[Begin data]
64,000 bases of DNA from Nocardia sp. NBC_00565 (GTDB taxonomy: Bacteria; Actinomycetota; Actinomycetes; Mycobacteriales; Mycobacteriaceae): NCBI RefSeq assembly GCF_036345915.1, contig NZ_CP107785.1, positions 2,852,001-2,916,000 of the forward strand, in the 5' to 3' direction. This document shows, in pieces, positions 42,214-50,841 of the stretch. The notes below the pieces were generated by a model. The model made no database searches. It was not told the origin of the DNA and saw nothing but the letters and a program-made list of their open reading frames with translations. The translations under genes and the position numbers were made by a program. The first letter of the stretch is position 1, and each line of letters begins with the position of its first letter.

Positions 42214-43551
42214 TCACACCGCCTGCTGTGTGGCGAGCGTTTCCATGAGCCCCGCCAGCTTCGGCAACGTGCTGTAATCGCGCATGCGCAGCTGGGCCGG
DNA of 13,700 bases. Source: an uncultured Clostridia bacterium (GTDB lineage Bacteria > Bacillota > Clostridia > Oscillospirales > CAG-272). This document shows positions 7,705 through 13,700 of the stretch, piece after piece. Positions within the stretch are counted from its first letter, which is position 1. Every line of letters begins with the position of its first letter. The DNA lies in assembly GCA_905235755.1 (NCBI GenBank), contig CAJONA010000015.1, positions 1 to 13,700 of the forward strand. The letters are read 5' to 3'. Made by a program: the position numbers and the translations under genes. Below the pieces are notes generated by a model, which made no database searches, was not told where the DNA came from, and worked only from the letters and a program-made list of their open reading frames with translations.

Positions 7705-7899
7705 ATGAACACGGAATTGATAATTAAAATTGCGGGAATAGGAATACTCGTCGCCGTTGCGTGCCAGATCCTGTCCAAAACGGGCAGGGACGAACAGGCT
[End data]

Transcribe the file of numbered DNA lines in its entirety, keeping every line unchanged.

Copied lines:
64,000 bases of DNA from Nocardia sp. NBC_00565 (GTDB taxonomy: Bacteria; Actinomycetota; Actinomycetes; Mycobacteriales; Mycobacteriaceae): NCBI RefSeq assembly GCF_036345915.1, contig NZ_CP107785.1, positions 2,852,001-2,916,000 of the forward strand, in the 5' to 3' direction. This document shows, in pieces, positions 42,214-50,841 of the stretch. The notes below the pieces were generated by a model. The model made no database searches. It was not told the origin of the DNA and saw nothing but the letters and a program-made list of their open reading frames with translations. The translations under genes and the position numbers were made by a program. The first letter of the stretch is position 1, and each line of letters begins with the position of its first letter.

Positions 42214-43551
42214 TCACACCGCCTGCTGTGTGGCGAGCGTTTCCATGAGCCCCGCCAGCTTCGGCAACGTGCTGTAATCGCGCATGCGCAGCTGGGCCGG
DNA of 13,700 bases. Source: an uncultured Clostridia bacterium (GTDB lineage Bacteria > Bacillota > Clostridia > Oscillospirales > CAG-272). This document shows positions 7,705 through 13,700 of the stretch, piece after piece. Positions within the stretch are counted from its first letter, which is position 1. Every line of letters begins with the position of its first letter. The DNA lies in assembly GCA_905235755.1 (NCBI GenBank), contig CAJONA010000015.1, positions 1 to 13,700 of the forward strand. The letters are read 5' to 3'. Made by a program: the position numbers and the translations under genes. Below the pieces are notes generated by a model, which made no database searches, was not told where the DNA came from, and worked only from the letters and a program-made list of their open reading frames with translations.

Positions 7705-7899
7705 ATGAACACGGAATTGATAATTAAAATTGCGGGAATAGGAATACTCGTCGCCGTTGCGTGCCAGATCCTGTCCAAAACGGGCAGGGACGAACAGGCT